Drifting is when you are turning, but sliding with much wheelspin, causing your car to move forwards, but also somewhat to the inside of the turn. The front end keeps traction. This lets you take turns at higher speeds. There are different methods for drifting, so feel free to add your own or rephrase another one.
Tuning the Car
Tuning the car is one of the more important factors in how your car can drift. The best way to tune the suspension is to make the rear sway bars hard, but the front sway bars loose. Also, turning the anti-roll on the rear axle down will help you drift better. Next, focus on the tires. The rear tires should be overinflated. It can sometimes also help to underinflate the front tires. Lastly, move to adjusting the gear ratios. Raising the final gear ratio will give the car more torque, making it easier to get wheelspin and to drift.
As well as having a stiff sway bar, you may also have tight springs, and high negative camber in the front tires. Depending on your style you may also want your brakes either toward the front, or central. If you set them toward the front, you can induce oversteer by braking easier, and catch a spin by locking the front wheels. If you set it central then you can use the brakes to lock the rear wheels, and many other tricks to save a drift (too complicated to say here, but it involves locking all four wheels). For what differential you use, I recommend a clutch LSD. I use a high percentage for on-power, and low setting for off-power, to help catch spins. Locked diff's are unforgiving, but very easy to start a drift. Do what works for you, and if you need help don't hesitate to search on LFS Forum and ask for some help.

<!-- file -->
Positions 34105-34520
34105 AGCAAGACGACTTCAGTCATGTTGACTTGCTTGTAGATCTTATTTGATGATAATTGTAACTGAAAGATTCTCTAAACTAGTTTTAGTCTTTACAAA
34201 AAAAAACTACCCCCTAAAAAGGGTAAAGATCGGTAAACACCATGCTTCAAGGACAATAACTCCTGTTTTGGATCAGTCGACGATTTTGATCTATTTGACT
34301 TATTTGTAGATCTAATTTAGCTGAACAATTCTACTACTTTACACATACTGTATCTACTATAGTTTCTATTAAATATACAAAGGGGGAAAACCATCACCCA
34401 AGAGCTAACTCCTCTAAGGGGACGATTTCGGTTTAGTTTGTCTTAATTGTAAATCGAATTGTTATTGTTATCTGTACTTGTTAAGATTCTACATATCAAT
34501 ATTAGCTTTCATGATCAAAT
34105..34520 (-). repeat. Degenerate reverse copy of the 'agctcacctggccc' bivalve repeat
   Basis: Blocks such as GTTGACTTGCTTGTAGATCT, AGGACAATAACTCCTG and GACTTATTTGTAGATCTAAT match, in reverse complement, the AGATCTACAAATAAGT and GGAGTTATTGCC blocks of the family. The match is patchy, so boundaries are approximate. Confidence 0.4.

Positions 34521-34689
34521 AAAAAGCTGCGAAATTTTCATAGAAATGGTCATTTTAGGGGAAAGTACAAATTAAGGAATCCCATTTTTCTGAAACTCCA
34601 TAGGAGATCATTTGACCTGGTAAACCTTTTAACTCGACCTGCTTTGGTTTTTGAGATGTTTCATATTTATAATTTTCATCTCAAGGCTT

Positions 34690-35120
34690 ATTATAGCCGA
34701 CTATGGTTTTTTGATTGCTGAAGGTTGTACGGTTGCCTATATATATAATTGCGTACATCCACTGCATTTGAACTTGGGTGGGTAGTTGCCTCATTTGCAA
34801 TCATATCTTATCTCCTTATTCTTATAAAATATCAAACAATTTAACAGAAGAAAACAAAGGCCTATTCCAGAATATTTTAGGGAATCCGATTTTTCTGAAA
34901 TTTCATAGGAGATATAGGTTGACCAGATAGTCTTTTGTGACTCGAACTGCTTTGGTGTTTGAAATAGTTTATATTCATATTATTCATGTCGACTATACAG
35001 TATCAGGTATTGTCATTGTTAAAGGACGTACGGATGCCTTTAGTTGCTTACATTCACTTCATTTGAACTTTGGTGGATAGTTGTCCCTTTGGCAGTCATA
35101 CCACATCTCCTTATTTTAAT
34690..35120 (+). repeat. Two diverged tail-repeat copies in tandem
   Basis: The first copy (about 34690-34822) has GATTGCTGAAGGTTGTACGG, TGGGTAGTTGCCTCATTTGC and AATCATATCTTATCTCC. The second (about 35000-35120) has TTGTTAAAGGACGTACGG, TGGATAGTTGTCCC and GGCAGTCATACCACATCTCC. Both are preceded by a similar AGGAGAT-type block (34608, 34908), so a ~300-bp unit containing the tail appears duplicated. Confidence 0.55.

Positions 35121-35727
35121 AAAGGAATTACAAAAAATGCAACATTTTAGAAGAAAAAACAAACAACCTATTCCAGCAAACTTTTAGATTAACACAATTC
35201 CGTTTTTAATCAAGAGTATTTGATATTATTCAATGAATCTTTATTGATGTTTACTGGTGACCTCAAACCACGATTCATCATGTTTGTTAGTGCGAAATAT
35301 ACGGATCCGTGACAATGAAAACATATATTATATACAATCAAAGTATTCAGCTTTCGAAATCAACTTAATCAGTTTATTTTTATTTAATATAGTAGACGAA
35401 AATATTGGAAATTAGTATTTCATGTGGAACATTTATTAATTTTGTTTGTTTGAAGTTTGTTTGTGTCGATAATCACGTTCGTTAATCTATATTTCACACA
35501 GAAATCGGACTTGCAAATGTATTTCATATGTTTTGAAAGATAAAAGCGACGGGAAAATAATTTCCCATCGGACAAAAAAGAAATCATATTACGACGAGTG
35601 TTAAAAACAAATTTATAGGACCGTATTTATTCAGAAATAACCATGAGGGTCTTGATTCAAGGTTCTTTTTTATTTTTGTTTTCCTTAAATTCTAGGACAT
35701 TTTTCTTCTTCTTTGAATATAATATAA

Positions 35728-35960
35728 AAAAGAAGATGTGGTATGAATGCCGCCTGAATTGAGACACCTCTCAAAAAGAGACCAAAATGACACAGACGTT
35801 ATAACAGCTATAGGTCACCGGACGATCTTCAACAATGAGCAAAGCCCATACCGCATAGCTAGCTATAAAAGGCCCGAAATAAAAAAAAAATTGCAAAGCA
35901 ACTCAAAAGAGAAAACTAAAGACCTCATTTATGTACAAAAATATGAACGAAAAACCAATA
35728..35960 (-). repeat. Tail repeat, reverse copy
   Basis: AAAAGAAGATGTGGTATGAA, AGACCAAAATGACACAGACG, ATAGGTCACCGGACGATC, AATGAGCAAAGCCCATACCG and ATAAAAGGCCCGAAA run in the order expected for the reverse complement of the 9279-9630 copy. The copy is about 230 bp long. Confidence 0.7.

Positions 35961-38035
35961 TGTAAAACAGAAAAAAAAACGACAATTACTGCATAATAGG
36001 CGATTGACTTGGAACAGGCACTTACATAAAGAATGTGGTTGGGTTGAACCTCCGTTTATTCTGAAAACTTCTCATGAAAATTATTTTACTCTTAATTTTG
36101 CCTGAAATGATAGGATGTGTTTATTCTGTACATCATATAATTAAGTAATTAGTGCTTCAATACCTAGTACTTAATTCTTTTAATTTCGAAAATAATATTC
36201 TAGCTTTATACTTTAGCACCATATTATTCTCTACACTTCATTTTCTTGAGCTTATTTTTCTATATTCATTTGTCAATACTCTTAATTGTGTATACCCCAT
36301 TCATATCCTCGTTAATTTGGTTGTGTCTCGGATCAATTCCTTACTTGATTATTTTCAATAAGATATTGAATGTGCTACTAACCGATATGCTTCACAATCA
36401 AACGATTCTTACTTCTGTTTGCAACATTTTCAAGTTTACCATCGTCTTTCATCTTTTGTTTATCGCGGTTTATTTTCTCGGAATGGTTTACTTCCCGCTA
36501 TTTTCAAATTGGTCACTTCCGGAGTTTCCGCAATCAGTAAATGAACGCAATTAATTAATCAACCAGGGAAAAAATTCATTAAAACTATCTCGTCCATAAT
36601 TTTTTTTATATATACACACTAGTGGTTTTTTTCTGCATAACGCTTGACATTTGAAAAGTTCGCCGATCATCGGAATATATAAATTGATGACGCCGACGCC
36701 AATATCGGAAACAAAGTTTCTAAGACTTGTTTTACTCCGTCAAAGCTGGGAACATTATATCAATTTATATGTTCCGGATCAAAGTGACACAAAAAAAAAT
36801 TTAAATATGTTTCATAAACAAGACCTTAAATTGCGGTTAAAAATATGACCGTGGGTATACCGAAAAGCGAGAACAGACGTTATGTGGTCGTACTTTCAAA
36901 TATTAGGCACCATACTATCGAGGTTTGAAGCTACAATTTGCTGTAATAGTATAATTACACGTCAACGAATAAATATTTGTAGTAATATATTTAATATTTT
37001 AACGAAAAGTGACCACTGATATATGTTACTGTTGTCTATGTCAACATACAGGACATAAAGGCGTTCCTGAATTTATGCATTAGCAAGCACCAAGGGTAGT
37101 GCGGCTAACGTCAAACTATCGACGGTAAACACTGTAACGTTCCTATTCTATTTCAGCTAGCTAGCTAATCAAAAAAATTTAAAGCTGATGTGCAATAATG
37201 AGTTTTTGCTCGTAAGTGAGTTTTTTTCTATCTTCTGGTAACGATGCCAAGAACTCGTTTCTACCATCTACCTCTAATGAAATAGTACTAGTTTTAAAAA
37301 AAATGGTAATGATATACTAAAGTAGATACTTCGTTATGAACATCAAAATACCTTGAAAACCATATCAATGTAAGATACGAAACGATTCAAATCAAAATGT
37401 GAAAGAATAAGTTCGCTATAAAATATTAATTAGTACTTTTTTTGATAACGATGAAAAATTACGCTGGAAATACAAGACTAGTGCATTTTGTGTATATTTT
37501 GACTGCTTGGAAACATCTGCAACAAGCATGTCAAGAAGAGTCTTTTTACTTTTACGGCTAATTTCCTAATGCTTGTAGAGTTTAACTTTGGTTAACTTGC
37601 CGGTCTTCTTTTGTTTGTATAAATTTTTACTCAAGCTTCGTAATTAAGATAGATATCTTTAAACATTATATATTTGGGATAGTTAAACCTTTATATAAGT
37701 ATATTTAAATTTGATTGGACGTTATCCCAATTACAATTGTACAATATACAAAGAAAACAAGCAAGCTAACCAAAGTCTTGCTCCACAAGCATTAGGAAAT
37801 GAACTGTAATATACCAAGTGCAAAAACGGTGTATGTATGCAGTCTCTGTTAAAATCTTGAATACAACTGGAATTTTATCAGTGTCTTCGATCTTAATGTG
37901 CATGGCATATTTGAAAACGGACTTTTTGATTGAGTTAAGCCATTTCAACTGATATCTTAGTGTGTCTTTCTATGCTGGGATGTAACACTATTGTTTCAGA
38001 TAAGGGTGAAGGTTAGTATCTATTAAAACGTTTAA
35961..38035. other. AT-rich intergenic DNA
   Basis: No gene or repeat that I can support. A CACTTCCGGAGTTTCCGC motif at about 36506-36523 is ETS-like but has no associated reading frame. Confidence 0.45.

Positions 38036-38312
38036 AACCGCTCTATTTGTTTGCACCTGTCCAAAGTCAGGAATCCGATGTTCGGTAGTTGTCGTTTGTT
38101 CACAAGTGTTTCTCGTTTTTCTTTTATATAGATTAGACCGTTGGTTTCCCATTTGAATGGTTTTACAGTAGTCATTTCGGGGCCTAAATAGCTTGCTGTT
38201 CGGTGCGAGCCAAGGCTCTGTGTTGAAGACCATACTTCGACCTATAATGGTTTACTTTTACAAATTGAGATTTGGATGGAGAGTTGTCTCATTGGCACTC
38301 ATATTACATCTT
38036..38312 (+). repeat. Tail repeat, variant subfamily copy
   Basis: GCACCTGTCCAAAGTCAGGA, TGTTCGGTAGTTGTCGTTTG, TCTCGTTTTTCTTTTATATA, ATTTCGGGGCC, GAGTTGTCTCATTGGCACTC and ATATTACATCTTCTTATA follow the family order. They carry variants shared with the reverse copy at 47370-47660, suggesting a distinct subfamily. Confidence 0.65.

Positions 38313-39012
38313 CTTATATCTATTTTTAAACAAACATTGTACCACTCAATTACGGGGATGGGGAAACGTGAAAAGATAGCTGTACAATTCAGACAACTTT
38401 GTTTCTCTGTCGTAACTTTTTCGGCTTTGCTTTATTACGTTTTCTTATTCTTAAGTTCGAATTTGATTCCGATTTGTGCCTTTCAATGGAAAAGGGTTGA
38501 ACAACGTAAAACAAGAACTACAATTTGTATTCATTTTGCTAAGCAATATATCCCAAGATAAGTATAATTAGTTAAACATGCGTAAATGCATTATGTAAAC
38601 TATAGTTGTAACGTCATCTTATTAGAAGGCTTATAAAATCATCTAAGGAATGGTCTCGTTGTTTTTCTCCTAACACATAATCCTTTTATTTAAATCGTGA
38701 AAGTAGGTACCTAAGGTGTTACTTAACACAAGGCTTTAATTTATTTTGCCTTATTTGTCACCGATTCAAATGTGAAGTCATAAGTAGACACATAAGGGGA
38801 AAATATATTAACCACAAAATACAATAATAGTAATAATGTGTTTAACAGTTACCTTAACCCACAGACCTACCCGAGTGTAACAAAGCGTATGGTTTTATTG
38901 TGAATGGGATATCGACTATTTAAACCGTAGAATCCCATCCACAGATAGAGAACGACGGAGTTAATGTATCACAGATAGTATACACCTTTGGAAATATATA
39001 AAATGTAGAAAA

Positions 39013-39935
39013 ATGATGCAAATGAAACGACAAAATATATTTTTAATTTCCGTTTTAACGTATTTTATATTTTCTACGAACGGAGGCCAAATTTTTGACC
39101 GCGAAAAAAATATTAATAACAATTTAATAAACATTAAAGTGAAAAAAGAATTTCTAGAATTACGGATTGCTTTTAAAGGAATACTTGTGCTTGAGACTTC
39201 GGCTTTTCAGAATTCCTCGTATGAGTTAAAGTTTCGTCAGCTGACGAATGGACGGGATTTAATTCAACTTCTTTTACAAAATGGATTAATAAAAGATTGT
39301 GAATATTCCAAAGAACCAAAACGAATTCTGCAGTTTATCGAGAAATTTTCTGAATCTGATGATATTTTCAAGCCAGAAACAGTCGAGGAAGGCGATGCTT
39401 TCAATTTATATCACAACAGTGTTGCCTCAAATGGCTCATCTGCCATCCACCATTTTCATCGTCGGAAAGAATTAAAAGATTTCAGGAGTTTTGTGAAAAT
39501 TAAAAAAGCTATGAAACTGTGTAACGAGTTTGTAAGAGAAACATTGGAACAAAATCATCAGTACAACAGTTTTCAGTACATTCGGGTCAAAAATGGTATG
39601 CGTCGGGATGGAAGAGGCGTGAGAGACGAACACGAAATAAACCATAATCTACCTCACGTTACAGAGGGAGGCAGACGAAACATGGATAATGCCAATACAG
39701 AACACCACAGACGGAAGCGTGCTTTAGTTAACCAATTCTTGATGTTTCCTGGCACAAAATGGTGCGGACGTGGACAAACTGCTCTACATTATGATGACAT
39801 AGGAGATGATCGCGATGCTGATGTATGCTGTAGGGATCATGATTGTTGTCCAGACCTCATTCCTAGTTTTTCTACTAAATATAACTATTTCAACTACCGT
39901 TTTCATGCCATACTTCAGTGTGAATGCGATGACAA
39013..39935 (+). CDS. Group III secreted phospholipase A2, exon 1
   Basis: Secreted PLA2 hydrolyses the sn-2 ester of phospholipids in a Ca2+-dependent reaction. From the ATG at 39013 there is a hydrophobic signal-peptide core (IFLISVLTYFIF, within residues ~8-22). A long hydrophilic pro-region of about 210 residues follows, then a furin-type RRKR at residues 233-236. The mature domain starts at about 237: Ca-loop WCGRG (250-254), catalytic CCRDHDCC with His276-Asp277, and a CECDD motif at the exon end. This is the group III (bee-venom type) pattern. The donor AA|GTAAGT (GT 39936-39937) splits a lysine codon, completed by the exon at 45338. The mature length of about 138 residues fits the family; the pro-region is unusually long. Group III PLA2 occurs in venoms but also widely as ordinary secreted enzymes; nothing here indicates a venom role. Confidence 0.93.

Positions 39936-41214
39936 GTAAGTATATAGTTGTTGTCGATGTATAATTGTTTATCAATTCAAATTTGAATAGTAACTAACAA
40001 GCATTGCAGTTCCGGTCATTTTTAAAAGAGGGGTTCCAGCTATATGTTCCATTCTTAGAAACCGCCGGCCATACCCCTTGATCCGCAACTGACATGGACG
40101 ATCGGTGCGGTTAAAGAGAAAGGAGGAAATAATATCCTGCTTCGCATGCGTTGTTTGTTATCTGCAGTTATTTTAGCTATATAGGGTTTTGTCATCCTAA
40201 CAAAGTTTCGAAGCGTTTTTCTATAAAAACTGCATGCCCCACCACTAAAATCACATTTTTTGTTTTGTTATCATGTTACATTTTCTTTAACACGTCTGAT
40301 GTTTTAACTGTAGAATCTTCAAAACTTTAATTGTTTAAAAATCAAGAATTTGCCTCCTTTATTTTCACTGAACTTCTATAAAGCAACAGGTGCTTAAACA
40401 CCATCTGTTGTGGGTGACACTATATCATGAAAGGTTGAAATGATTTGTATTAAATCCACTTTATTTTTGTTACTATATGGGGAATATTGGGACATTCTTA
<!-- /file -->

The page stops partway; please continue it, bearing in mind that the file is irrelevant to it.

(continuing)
- More advanced tuning:
The main part is the suspension (this is only to experiment to make your set as good as it can be only if you have experience), which has a few setup areas that can make and break a set. The first is ride height, this is not important until the end of the suspension tuning. Stiffness, the stiffer the spring the more oversteer there generally is, so why not tighten up the rear all the way? In drifting you need control too, so you should have the rear springs generally about 3/4 of the way to the right, and about 1/3 to 1/2 in the front. then you should come back and tweak it as needed. then there is damping. This is how much resistance to bounce it has, you should drop your car and adjust it so there is the fall compress and depress and stops there, both for front and rear. It also affects fine tuning for drifts, so if you are understeering too much you should have a little less dampening and vice versa (that goes for grip too). Sway bars: these do not do much in drifting as far as I know, so I just have the front more then the rear by a little and keep it around 1/4 sway bar ride height. You should drop your car and have it low enough so it just barely looks like it is bottoming out.
Drivetrain: to keep it simple enough, the locked diff is very easy to drift but hard to drive, open diff is opposite, clutch just puts force on having the wheels not spin at different speeds, and viscous depends on the speed of the wheels. I tend to like clutch at a pretty high locking, moderate coast, and kinda high force. Viscous at moderate force, and stay away from open. For gearing keep it how it was, and lower the final (to the right) a little bit so you can keep the RPMs up (have it so it maxes out at the fastest part of the track).
Tires: the type of tire really doesn't matter too much, but I like to stick to normal tires. First of all, you should put your front camber at -2.5 degrees, and your rear at about -.5 to -1.25. The tire pressure for the front should stay around 30 psi, and in the rear inflate them a lot so they don't get too hot too fast.